Manifest-I presents a summary of recently released academic papers on international corporate governance and corporate social responsibility issues.

Law and the Market: The Impact of Enforcement

John Coffee, Columbia Law School. Columbia Law and Economics Working Paper No. 304.

The US is unique in both its expenditure on securities regulation enforcement and the amount and severity of the sentences it imposes. While this paper finds that, after adjustment for market size, the US does not differ materially from other jurisdictions with common law origins, the financial penalties brought by the US Securities and Exchange Commission exceed those of the UK’s Financial Services Authority by a ratio of thirty to one. Even taking into account differences in market capitalisation, this still translates into a ten to one ratio.

The paper asks what the consequence of this emphasis on enforcement has been. Recent commentary has suggested that it has threatened US market competitiveness, but the paper argues that on closer examination it appears foreign firms most deterred from cross-listing have been those with controlling shareholders and a pattern of extracting high private benefits of control.

This comes as part of the paper wider investigation of why countries with “common law origins” appear to expend more on securities regulation than those with “civil law origins”. It is the paper’s hypothesis that this is a product of the level of retail ownership in the jurisdiction. A high level of retail ownership, it is argued, creates a political demand for greater enforcement.

Look at Me Now: What Attracts US Shareholders?

John Ammer, Sara Holland, David Smith and Francis Warnock. NBER Working Paper 12500

Non-US companies that cross-list on a US exchange substantially increase US investor holdings of their stock, this paper has found. The paper suggests that several hundred foreign firms could increase their US holdings by 8% to 11% of their market capitalisation by cross-listing in the US.

This is attributed to US investors’ preference for high levels of disclosure, and the paper argues that cross-listing leads to improvements in information transparency. Indeed, the increase in US investment is found to be greatest for firms from weak accounting backgrounds.

The authors suggest these findings mean – as companies that voluntarily commit to increased disclosure appear to attract more outside investment – governments should be able to attract capital flows to their countries through the promotion and enforcement of disclosure. Therefore, it is argued, this “cross-listing effect” should diminish for firms from countries that improve disclosure standards.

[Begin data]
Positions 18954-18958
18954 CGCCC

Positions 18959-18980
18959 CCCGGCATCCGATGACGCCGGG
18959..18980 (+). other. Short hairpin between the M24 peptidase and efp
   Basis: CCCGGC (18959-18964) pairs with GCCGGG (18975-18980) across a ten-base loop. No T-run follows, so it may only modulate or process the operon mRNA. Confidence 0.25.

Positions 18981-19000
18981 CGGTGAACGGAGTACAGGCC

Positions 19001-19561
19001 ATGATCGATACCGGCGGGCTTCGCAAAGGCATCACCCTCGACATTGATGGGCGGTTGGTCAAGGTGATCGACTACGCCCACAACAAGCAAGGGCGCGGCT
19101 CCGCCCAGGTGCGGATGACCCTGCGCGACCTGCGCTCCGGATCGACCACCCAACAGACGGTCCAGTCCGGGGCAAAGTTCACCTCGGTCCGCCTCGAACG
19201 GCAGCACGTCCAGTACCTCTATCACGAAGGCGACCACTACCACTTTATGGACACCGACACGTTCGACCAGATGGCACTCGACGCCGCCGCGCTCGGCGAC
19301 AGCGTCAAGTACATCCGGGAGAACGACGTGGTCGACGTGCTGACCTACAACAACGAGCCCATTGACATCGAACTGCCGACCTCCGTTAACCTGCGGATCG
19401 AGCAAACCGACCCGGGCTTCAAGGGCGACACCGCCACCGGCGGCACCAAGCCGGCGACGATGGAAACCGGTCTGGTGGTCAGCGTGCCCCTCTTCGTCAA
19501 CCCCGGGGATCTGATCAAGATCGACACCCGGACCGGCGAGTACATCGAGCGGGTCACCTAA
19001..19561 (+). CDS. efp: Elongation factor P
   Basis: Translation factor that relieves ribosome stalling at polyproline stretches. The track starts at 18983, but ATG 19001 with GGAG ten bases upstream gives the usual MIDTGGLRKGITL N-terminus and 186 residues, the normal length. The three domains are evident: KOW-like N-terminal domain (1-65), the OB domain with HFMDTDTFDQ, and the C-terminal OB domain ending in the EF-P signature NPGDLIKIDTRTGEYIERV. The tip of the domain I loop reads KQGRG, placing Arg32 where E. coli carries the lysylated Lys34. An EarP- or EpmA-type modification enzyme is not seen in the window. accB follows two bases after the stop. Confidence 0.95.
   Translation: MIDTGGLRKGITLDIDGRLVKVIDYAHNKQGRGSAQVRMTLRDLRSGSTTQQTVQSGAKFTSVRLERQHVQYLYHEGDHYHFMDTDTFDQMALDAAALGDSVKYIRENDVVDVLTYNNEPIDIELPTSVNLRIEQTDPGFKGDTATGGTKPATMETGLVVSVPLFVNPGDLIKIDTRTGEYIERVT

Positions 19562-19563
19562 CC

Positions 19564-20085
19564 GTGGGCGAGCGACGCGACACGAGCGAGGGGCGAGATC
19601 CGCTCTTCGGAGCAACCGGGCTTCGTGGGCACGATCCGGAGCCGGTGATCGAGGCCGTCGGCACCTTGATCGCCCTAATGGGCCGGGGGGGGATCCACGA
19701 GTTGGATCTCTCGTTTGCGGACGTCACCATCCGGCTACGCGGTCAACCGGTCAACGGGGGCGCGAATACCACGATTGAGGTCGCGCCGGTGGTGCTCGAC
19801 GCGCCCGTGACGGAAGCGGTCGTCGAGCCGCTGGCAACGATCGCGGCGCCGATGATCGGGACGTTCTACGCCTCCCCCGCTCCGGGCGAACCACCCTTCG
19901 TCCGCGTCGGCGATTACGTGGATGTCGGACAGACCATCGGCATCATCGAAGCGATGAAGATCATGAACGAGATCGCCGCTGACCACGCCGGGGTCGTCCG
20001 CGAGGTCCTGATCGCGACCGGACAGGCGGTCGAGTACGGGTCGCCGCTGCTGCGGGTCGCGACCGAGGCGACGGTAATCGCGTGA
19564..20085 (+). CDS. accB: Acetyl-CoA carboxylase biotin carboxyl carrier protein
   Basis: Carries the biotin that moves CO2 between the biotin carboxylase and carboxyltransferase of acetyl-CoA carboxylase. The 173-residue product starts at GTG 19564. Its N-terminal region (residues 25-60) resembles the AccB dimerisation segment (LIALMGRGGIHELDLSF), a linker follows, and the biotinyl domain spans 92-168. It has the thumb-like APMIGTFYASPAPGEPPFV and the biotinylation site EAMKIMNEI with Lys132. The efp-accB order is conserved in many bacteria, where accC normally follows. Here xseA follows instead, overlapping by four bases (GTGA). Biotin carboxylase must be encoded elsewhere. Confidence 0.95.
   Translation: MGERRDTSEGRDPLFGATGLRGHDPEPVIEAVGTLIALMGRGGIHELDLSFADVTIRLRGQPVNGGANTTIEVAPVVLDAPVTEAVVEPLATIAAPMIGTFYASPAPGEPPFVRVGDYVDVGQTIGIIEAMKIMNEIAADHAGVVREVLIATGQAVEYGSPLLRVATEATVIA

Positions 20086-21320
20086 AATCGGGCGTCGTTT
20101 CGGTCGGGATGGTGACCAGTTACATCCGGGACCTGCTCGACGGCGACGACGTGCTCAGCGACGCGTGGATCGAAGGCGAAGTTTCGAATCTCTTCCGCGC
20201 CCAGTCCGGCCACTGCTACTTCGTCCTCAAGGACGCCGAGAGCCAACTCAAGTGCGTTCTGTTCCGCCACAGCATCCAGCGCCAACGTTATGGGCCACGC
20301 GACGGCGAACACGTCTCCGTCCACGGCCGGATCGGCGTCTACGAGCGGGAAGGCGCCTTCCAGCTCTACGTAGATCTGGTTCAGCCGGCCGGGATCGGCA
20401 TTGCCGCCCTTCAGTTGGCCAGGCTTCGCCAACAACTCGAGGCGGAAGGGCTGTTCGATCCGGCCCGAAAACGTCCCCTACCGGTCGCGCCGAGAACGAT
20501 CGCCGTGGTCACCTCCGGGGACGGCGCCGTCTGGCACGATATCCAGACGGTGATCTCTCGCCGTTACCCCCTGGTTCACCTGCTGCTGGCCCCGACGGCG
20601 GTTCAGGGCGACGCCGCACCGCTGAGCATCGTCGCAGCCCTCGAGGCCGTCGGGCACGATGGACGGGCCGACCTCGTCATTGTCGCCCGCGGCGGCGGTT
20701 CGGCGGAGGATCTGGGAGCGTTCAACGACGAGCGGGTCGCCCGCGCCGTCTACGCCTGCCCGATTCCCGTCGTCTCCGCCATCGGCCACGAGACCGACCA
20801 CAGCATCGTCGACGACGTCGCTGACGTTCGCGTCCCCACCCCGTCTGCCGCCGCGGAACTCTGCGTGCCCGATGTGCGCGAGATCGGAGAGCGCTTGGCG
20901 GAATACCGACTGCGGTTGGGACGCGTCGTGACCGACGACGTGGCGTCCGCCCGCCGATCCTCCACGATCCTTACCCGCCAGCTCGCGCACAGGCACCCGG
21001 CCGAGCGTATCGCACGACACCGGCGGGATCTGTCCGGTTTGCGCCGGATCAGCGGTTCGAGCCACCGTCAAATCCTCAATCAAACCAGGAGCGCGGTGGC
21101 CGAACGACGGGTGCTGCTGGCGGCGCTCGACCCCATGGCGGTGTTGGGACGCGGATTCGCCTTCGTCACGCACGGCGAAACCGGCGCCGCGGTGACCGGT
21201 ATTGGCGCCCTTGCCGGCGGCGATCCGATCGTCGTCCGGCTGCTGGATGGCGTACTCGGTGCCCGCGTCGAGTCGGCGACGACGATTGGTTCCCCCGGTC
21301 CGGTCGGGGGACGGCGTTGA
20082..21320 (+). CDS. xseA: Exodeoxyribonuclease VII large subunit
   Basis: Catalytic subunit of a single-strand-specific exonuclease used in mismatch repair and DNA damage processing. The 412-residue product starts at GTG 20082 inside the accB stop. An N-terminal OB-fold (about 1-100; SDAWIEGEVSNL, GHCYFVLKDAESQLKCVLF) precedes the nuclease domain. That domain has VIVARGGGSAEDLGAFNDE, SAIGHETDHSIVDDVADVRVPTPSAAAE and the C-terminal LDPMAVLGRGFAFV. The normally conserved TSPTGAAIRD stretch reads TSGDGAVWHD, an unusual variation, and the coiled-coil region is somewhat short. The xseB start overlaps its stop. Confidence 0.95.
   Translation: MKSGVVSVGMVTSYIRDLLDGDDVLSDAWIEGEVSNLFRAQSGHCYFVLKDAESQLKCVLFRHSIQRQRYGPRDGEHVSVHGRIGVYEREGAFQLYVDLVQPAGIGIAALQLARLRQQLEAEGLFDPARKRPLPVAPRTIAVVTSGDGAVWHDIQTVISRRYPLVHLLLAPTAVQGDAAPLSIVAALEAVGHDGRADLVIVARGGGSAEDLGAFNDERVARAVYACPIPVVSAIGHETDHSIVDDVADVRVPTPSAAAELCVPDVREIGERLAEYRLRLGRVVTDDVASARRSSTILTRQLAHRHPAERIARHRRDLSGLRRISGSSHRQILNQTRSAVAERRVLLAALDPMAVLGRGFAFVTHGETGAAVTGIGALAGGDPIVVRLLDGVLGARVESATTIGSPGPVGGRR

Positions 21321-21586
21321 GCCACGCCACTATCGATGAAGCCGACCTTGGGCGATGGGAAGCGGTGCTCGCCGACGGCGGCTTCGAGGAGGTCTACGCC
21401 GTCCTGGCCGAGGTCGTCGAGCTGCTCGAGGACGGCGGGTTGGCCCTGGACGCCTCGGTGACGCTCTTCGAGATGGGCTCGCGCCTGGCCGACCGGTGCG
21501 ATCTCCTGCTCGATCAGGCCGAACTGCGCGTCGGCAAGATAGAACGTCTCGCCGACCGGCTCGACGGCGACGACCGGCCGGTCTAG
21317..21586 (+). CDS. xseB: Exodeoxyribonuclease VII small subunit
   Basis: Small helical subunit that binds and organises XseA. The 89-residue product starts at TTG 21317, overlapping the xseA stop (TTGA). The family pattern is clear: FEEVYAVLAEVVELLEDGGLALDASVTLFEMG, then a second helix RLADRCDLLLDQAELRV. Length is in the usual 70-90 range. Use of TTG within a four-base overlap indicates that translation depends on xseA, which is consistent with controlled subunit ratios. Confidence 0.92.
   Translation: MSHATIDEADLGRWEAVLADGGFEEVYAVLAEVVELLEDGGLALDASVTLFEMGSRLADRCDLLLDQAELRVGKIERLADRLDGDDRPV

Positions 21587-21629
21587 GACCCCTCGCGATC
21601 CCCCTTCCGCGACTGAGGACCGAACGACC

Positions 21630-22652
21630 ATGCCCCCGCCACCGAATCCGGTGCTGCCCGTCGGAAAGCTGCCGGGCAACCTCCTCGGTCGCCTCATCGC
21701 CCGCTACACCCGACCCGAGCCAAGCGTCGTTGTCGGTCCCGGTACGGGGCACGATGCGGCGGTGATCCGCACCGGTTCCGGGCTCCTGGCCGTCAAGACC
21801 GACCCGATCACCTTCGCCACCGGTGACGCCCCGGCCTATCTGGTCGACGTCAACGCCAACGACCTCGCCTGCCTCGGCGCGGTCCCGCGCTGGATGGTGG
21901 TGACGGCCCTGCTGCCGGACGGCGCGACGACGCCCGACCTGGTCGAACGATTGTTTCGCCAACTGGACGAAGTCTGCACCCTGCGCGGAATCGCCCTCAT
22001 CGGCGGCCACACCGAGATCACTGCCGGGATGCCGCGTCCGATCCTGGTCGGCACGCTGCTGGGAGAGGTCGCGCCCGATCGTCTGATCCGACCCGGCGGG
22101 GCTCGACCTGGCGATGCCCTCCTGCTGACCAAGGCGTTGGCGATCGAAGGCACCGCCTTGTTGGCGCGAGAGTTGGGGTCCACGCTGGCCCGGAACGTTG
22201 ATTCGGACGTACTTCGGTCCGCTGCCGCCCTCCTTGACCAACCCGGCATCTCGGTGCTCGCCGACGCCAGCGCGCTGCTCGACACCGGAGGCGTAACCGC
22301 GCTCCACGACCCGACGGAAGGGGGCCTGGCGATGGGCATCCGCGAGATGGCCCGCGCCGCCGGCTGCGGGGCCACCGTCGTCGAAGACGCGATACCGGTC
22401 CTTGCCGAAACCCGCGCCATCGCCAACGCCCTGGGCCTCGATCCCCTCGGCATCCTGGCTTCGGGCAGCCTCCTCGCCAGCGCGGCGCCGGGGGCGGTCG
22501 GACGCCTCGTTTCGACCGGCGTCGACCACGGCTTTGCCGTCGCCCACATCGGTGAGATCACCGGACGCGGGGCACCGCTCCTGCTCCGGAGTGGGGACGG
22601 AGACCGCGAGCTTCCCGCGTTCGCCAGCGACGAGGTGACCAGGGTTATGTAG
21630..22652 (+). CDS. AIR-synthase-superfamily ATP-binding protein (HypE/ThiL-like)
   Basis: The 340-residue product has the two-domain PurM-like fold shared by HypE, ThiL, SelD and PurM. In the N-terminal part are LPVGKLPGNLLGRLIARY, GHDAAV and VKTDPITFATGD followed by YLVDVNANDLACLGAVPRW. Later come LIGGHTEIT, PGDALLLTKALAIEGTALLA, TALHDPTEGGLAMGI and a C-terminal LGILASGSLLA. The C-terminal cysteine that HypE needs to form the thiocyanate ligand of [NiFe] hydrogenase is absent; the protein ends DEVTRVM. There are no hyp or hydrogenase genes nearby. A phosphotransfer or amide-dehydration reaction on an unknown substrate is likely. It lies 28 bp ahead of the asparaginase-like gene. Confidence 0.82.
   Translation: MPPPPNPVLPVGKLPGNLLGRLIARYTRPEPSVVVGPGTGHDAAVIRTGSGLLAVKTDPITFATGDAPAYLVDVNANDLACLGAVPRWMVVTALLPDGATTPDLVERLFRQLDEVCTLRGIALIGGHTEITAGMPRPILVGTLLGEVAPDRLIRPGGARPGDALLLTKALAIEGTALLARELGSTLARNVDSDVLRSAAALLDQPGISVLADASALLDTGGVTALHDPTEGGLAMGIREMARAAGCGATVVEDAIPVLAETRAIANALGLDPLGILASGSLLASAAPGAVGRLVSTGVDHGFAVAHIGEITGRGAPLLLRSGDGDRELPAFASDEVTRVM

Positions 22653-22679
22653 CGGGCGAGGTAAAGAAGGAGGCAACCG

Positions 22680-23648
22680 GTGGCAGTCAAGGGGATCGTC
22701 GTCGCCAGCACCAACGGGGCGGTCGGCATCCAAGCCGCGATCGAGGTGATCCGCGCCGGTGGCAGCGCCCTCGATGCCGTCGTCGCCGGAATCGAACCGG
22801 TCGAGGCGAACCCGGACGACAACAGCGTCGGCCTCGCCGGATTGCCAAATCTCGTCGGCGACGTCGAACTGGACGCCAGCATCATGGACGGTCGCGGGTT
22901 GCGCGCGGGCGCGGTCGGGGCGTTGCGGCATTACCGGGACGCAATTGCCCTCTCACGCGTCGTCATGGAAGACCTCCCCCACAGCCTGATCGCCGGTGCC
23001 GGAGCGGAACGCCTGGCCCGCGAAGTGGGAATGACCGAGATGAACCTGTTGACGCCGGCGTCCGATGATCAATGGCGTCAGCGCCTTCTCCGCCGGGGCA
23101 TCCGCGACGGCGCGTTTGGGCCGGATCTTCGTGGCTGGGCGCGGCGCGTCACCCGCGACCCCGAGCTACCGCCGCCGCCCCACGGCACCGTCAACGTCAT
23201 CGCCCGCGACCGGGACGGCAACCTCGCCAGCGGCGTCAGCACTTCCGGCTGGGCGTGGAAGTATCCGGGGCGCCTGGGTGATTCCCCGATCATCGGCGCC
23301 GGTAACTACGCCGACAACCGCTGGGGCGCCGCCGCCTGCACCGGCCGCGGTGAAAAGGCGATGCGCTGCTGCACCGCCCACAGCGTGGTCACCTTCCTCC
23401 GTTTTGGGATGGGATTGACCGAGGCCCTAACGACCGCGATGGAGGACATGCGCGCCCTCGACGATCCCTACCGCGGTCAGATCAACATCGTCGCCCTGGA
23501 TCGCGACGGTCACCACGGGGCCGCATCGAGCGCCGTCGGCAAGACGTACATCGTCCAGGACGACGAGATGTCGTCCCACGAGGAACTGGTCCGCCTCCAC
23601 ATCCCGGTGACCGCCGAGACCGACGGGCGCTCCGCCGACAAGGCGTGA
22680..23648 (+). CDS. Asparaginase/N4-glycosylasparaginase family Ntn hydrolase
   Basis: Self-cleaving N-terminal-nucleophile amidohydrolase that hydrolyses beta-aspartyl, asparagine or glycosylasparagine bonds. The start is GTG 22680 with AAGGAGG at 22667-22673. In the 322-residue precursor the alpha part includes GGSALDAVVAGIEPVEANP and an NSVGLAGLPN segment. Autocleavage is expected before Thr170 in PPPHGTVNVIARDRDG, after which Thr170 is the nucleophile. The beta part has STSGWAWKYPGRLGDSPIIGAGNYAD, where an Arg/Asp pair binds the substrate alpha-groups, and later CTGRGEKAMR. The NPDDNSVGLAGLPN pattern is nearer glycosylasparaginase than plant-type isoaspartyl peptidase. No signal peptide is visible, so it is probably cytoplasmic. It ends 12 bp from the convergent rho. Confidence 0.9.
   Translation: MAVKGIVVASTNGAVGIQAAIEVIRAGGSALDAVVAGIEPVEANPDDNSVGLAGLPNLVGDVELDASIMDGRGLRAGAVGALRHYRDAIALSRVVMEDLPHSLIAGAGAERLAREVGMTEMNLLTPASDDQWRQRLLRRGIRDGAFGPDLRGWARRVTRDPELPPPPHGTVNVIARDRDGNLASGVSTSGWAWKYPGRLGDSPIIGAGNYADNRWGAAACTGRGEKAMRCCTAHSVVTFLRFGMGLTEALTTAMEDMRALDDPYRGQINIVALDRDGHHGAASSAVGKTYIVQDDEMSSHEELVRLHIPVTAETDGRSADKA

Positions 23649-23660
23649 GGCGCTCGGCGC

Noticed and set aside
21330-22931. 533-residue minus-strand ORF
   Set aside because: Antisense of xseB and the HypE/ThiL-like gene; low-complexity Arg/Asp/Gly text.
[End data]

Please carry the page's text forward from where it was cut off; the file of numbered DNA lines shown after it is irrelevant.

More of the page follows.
Accidentally in the Public Interest: the Perfect Storm that Yielded the Sarbanes-Oxley Act

Joseph Canada, J Randel Kuhn Jr, and Steve Sutton, University of Central Florida

This study aims to cut through the rhetoric surrounding the US’ Sarbanes-Oxley legislation in order to understand the law’s intent, the “perfect storm” that carried it through the legislative process, and the debate over costs vs. benefits.

The position the paper arrives at is that a combination of intense press scrutiny, the unveiling of major financial scandals, and a Senate committee that placed heavy reliance on corporate governance proposals by former SEC chairman Levitt, created a storm that the business and accounting lobbies could not counter.

Furthermore, the authors argue that while US companies and business organisations have found it politically difficult to protest against Sarbanes-Oxley too vehemently, they have been able to complain about associated costs.

In fact, the paper suggests, Sarbanes-Oxley has almost by accident created one of the greatest protections in history for the public interest within the area of financial markets. Preliminary evidence, it is argued, has shown a steadily increasing benefit from Sarbanes-related activities and a continuing decrease in costs. Therefore, they conclude, the benefits are worth the costs.

The Fetishization of Independence

Usha Rodrigues, assistant professor of law, University of Georgia School of Law. Research Paper Series 07-007.

This paper examines the idea that a supermajority independent board of directors is the ideal corporate governance structure by comparing the notions of director independence found in the US Sarbanes-Oxley legislation and corporate law in Delaware, the pre-eminent state for the incorporation of US companies.

The paper finds two fundamentally different notions of independence: Sarbanes-Oxley equates it with outsider status – an absence of family ties to management or financial ties to the company; while Delaware takes a situational approach, with the focus of concern varying as conflicts arise in different contexts.

The lesson to be learned from Delaware, argues the paper, is that independence is a tool useful for a specific function. An independent director, it is argued, is not intrinsically better suited to furthering investor interests than an inside director. To expect independent directors to do more – to make better business decisions or govern the company better – is, suggests the paper, to misconceive their role and to fetishise independence.

Last Updated: 1 May 2007
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